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Ranch History



Montana's Big Blackfoot River skirts the southern edge of the Bob Marshall Wilderness, just west of the Continental Divide. The small town of Helmville in Powell County sits at the heart of the river's valley, shadowed by the Garnet Mountains and surrounded by rolling hills of sagebrush and pine. When Robert E. Meyer came to the region in 1990, he ended his search for the perfect place to pursue his lifelong dream of returning to his agricultural roots by ranching. He settled in this region, steeped in ranching history, and successfully cultivated that history. Yet raising cattle for the future would also mean looking back to the "old-fashioned way."

Homesteaders first settled Helmville, named after Henry Helm, the area's first postmaster, in 1872. The early Helmville pioneers made their living ranching, mining and farming. Though the community grew and thrived, living there required flexibility. When the mines played out, many settlers turned to ranching or selling fresh produce and dairy products. When cattle did poorly, others raised sheep. An Irishman, Andrew Wales, and his family brought their own innovation to the Blackfoot Valley around the year 1880 when they settled near Helmville and eventually established the Wales Brothers Park Ranch. From the early 1900s to the 1940s, the family operated its own lumber mill and successfully sold registered purebred Percherons (French draft workhorses) to farmers, miners and ranchers. The approximately 6,000-acre Wales Brothers Ranch was the first land Meyer purchased in 1990.

Blackfoot River
Homsteaders Cabin The Company Ranch, established by a Helmville banker in the late 1800s, was the next addition by Meyer. In its heyday, this ranch was a sheep operation, and within the cavernous, post-and-beam barns there can still be seen carved names of sheep shearers, as well as dates and numbers that chronicle when and how fast they sheared their flocks. Following these acquisitions, Meyer slowly bought additional property as it became available, piecing back together subdivided parcels and pursuing his goal of restoring a large segment of land. The result is Meyer Company Ranch-the largest working ranch in the valley.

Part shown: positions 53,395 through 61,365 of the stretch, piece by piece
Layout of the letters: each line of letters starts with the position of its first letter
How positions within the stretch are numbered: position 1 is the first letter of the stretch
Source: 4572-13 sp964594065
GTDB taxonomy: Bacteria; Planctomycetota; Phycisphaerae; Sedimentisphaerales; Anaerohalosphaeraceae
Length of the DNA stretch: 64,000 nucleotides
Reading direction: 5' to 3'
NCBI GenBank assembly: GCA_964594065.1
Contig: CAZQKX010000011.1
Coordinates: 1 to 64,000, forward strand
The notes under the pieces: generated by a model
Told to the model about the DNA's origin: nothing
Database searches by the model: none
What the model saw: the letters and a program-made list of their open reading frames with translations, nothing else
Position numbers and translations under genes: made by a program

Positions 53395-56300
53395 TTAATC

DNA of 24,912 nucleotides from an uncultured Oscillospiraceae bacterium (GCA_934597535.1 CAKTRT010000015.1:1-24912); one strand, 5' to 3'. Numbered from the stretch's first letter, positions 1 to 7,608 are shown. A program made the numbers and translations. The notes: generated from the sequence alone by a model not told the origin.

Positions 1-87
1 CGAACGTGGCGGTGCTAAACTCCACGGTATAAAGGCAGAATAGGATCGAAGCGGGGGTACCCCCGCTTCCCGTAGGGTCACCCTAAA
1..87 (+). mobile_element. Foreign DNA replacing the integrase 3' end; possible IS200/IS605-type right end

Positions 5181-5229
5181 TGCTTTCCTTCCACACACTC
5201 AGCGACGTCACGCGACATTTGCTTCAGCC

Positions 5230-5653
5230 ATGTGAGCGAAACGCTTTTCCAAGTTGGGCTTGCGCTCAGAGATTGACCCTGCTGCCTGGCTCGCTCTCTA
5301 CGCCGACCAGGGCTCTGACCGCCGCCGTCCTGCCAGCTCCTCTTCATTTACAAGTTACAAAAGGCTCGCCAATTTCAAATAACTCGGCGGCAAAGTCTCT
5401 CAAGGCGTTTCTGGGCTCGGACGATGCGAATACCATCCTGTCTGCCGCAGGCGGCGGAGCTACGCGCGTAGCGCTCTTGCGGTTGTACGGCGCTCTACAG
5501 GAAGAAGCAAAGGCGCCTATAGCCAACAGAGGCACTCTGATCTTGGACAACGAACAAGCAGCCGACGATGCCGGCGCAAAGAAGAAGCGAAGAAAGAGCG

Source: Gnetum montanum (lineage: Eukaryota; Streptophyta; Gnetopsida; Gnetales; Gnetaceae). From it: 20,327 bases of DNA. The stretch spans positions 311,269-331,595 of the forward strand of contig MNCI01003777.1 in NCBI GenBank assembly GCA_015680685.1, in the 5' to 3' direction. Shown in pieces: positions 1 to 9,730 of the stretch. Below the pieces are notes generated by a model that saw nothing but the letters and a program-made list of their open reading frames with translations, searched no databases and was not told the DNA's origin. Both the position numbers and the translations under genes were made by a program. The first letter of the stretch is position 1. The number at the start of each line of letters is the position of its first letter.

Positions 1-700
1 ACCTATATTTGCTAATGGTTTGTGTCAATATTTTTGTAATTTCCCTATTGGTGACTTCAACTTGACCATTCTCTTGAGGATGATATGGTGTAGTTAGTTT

Though Meyer wanted to build a progressive ranch, he also wished to tap the historical roots of the Helmville area. He has continued to follow the Wales' family tradition by maintaining the Percheron program. Other links to the past are evident throughout the ranch. An old schoolhouse still stands on the former Wales' property, as does the original log cabin homestead. The historic stagecoach road leading to Garnet passes through the ranch. A horse barn built in 1900 and granary built in 1910 are both still vital parts of the Meyer Company Ranch.

Meyer's working history on the land began in 1990, when the Meyer Company Ranch began aggressively using embryo transplants and artificial insemination to start a program of Red Angus genetics. Meyer believed that solid Red Angus genetics would not only help the company achieve high quality and consistency in meat production, but also would allow it to sell high-quality calves and bulls and maintain a healthy breeding herd. Today, the ranch has extensive records on the lineage and performance of the Meyer bulls as well as performance information on the calves within its beef program. These numbers allow the Meyer ranch to predict with high accuracy the future quality of a particular bull's progeny, thus guaranteeing other ranchers that using Meyer bulls and semen will produce a quality calf crop. As a result, Meyer now has one of the nation's largest, most highly acclaimed registered Red Angus herds.

Meyer also believed that raising quality genetics and becoming a leader in the agricultural field could not be achieved without an ethical attitude towards his land and his animals. He reasoned that responsible stewardship of his land and humane treatment of his cattle would not only be good for the environment, it would be good for business. Consequently, the Meyer ranch restores riparian areas through bank stabilization and fencing, and cattle are grazed below the carrying capacity of the land. Furthermore, the Meyer Company Ranch was the first ranch in the country to be certified by the American Humane Association for raising cattle under its Free Farmed guidelines.

Grazing Cattle

After establishing firm roots in Red Angus genetics, Meyer used the Meyer Company Ranch to build the foundation for an integrated natural beef program called Meyer Natural Angus, dedicated to raising Red Angus cattle using Meyer genetics, without the use of added hormones or antibiotics. Within the first five years of the Meyer Natural Angus brand's market debut, demand for natural beef grew so steadily that Meyer was able to vertically integrate its existing companies.

Quality has long been a sought-after goal in the ranching industry, but Meyer has stayed a step ahead of society's growing concern over health and ethics in food production. The goal behind the Meyer Natural Angus and Meyer Company Ranch is to produce the highest quality, most consistent, natural beef available while addressing the public's growing demand for additive-free beef and its desire to support environmentally friendly, humane growing practices. For over 18 years, Meyer slowly carved out a niche for his company. Today, his companies produce top-quality Red Angus genetics, provide a major market for producers who wish to raise natural calves, and sell high-quality beef into consumer channels. The Meyer Company Ranch on the Big Blackfoot River continues to provide fertile ground for Meyer's progressive vision.



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